"Viagra acts like nitric oxide to relax smooth muscle cells of blood vessels and, in turn, allow for increased uterine blood flow," Wu said.
The drug is a synthetic medicine that can be used to stimulate blood flow in humans and animals.
"For pregnant mammals, Viagra can enhance the supply of nutrients from the mother to the fetus via utero-placental blood flow," he said.
The study revealed Viagra increased the blood supply to the fetus in female sheep, supplying amino acids a major fuel for fetal growth. Approximately 60 ewes were mated to rams at the Texas A&M University Sheep Center. Pregnant females were randomly selected and treated with or without sildenafil citrate.
Results of the study indicated long-term use of Viagra enhanced fetal weight in both "adequately fed and nutrient-restricted female sheep." Greater concentrations of amino acids and polyamines in fetal blood and placental fluids were found, leading the researchers to suggest that Viagra alters the trafficking of nutrients from the female sheep to the fetus.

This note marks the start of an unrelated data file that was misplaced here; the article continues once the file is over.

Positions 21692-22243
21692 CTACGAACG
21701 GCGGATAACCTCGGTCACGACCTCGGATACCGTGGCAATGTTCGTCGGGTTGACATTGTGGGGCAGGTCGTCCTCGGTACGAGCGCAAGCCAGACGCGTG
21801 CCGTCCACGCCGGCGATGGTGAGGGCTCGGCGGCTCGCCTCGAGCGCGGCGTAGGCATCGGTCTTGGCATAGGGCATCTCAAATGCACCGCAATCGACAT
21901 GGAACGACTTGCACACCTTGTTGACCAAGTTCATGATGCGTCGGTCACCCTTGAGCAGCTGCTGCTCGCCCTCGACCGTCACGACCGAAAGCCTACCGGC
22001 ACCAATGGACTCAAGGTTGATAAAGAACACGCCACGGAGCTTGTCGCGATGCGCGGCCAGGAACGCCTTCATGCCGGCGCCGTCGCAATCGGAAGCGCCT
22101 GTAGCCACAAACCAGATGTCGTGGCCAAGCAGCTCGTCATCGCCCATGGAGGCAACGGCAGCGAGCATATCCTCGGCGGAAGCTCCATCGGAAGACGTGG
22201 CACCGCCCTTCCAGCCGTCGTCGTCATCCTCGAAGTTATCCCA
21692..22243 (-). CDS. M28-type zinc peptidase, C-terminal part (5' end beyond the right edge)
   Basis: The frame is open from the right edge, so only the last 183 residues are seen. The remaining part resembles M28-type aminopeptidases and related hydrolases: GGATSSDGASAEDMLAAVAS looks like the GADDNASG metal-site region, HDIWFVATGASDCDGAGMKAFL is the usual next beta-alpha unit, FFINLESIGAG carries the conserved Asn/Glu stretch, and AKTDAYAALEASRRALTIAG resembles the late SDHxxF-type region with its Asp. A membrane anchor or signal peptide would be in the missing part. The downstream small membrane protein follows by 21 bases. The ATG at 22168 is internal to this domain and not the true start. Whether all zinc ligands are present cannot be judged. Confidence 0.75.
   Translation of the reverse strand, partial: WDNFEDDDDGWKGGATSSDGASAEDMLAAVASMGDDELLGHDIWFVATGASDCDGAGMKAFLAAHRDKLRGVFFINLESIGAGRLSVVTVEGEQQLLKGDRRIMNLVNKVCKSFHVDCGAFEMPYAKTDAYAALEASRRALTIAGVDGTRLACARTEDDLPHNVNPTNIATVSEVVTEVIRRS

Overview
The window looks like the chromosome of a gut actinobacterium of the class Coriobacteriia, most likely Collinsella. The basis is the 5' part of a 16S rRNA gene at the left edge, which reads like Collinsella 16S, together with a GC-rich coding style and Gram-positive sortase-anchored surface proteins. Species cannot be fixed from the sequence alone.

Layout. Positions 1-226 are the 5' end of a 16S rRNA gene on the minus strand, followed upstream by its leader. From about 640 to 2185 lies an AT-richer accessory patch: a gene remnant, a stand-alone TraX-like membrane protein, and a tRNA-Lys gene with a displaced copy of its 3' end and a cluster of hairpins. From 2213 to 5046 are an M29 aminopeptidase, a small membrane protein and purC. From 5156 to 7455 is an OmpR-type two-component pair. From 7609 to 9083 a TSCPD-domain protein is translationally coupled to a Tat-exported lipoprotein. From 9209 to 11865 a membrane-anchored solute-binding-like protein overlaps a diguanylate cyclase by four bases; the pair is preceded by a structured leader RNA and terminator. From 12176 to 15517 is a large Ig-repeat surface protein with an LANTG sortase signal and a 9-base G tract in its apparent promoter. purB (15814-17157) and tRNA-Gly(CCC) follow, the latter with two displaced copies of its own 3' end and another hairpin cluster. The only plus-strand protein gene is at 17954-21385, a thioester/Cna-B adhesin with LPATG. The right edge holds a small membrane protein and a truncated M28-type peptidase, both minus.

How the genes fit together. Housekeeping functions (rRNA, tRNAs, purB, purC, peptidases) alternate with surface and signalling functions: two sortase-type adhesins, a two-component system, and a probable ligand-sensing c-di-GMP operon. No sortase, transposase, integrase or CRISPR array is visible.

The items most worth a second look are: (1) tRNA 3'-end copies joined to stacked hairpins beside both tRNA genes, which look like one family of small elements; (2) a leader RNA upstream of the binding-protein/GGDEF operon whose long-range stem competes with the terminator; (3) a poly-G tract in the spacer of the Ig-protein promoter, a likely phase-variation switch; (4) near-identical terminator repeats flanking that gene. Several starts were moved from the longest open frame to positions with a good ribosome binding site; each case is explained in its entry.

It was also observed that Viagra did not affect changes in maternal weight, body condition score, maternal liver mass or muscle weight, Wu said.
"We were surprised that Viagra enhanced ovine fetal growth under the conditions of either adequate or inadequate maternal intakes of nutrients from the diet. The results of our study indicate that augmenting systemic blood flow may be a novel and effective strategy to prevent fetal growth retardation in humans and livestock species without affecting maternal health."
Wu said the team would like to extend its research into future studies involving other mammalian species, including pigs, cows and humans.
|Contact: Dr. Guoyao Wu|
Texas A&M AgriLife Communications